Upflow vs. Downflow Water Softener

At the end of the day, you will have to decide which water softener you will be bringing home. Is it the upflow water softener or the downflow water softener?

What is the big difference? Don’t they all soften water?

The most puzzling dilemma, especially for any new homeowner, is which side of the upflow vs. downflow water softener debate to support.

Trust me, I understand how challenging it gets when choosing between two closely related products.

Sure, both are great and will serve you just well, but what are people saying? Although your final decision should be solely dependent on your own views, the opinion of others can help you make the right choice.

Continue reading along to determine which of the two best suits your needs and solves your problems.

Upflow vs. Downflow Water Softeners

First, you must understand that the upflow and downflow phenomenon happens during brining or regeneration, where trapped positive ions of calcium and magnesium, among other contaminants, are flushed out of the system.

To better understand these two systems, we will first discern the differences and explain some advantages as we try to help you make the right choice.

Let’s jump right in:

Is there any difference between the two water softeners?

The main difference is that the brine solution flows through the salt tank from the top slowly down to the bottom and finally out through the valve to the drain in downflow regeneration. Remember, the flow happens in the same direction as the service flow (co-current).

In upflow water softeners, the brine solution flows through the salt tank from the bottom as it slowly rises to the top through the resin bed, then it goes up through the base of the control valve to where it finally drains in a countercurrent flow.

Between upflow and Downflow Water Softener, which one is Most Efficient?

The question of efficiency; now, this is where you get the rivals to stop fighting. But do they?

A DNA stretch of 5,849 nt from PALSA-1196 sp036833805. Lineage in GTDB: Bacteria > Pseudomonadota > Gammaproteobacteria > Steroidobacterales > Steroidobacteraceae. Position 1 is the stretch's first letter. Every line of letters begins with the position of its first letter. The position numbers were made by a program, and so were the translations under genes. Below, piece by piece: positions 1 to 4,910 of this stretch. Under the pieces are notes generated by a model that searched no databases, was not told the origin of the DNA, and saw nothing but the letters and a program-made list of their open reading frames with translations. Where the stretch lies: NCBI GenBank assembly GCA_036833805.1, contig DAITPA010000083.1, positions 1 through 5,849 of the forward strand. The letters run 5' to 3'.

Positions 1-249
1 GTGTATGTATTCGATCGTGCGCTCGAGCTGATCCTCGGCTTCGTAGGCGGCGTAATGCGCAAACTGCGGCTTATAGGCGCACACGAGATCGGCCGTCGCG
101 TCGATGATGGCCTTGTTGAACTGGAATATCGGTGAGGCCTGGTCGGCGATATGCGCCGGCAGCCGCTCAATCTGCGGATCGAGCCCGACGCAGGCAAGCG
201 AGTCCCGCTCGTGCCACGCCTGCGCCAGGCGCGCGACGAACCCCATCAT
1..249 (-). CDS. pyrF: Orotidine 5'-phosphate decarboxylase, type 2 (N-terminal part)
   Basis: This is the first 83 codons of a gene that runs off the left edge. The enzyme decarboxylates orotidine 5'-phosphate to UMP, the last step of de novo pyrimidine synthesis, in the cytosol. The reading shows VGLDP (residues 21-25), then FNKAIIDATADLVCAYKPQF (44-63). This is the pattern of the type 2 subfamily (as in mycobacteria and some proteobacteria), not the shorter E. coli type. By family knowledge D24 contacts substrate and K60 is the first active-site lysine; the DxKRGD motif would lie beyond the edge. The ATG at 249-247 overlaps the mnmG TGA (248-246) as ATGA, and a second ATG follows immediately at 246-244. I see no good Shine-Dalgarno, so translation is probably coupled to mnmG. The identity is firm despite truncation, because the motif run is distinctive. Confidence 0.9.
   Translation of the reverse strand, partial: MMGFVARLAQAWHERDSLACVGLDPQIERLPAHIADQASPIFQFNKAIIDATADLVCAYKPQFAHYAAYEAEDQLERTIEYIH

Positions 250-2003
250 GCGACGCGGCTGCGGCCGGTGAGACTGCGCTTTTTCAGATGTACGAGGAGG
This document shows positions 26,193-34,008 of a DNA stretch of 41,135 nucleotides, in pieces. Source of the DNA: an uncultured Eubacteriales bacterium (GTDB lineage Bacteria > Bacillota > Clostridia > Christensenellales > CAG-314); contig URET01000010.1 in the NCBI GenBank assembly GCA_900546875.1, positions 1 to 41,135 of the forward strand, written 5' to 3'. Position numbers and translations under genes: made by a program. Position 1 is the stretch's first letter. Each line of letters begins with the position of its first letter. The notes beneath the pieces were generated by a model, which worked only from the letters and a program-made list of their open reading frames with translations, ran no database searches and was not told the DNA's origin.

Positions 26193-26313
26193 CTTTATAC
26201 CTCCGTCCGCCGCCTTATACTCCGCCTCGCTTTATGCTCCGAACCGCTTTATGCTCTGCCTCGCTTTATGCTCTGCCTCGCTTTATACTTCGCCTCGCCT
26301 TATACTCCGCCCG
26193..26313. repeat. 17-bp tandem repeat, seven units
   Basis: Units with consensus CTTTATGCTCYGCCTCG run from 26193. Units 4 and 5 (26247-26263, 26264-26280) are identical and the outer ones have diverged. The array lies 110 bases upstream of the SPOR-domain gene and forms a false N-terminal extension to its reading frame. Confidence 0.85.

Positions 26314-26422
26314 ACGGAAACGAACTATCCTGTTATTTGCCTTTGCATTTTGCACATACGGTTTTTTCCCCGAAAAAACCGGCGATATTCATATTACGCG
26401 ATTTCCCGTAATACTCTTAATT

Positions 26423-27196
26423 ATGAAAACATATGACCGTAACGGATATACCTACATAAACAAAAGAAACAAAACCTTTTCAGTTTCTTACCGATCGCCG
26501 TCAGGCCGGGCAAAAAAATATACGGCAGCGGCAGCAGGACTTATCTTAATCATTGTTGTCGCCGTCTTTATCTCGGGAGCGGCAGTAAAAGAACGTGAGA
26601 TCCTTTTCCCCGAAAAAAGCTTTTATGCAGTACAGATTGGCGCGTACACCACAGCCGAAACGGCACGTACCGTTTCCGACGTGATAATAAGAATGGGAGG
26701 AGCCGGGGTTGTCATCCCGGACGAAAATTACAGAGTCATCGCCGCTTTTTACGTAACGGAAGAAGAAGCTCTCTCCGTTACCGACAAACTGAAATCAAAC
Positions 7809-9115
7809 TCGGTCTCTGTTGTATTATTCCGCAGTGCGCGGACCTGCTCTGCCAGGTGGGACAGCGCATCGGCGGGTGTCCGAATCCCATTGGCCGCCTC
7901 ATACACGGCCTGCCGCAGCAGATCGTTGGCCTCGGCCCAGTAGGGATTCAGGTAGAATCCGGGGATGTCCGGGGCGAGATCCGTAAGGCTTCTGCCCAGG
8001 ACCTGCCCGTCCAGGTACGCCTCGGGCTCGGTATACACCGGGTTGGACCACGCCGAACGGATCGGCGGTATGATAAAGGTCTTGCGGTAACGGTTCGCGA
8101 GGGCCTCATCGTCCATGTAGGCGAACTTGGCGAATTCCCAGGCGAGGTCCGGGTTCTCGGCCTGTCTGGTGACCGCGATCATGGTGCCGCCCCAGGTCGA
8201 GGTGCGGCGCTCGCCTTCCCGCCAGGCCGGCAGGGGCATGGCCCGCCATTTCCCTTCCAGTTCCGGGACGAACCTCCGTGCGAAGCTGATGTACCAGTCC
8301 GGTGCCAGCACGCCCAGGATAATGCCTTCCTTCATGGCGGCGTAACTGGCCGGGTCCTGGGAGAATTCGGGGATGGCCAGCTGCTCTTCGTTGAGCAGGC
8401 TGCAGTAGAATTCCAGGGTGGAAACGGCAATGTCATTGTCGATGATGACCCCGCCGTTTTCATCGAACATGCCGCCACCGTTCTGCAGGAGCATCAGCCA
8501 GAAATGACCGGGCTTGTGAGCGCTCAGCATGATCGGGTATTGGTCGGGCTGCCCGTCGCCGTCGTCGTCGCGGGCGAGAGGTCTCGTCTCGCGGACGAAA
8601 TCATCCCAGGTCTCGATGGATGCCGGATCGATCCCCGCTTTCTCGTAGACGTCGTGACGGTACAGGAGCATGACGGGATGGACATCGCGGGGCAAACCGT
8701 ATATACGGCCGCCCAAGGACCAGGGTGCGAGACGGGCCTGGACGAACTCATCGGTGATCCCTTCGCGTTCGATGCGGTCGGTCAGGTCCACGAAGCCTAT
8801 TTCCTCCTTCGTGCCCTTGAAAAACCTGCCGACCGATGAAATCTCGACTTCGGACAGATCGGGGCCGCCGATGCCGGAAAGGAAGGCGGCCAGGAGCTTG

Are we really going to regenerate co-currently (downflow), or should upflow brining be instilled as the best alternative for water softener regeneration?

Upflow regeneration is arguably the most efficient and boasts about five percent more efficiency when recharging resins with brine. Also, they use a lot less water when regenerating as they have more capacity in between brining and will use a similar amount of water after each regeneration.

But why do most water softeners use downflow regeneration?

Well, some would argue that the question of efficiency is rather trivial but what I have noticed is that when dealing with really hard water rich in iron and tannins and using the upflow regeneration system, the residues tend to cover the inside of the uptake valve body.

Over time you will have to open the entire salt tank to get rid of the sediments in the upflow valves. Besides, they are too complicated for life, and the only benefit witnessed is saving on salt and water. That doesn’t sound attractive.

So, why trouble with the convoluted regeneration process if there is little value? Pause a little and take a more defined look into the process of ion exchange. You see, with upflow regeneration, there are little to no hardness leakages which makes it use low salt doses.

With that in mind, note that low salt doses are always more efficient than high salt doses, which eventually means that you save more salt.

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Shortcomings of Upflow Regeneration Water Softeners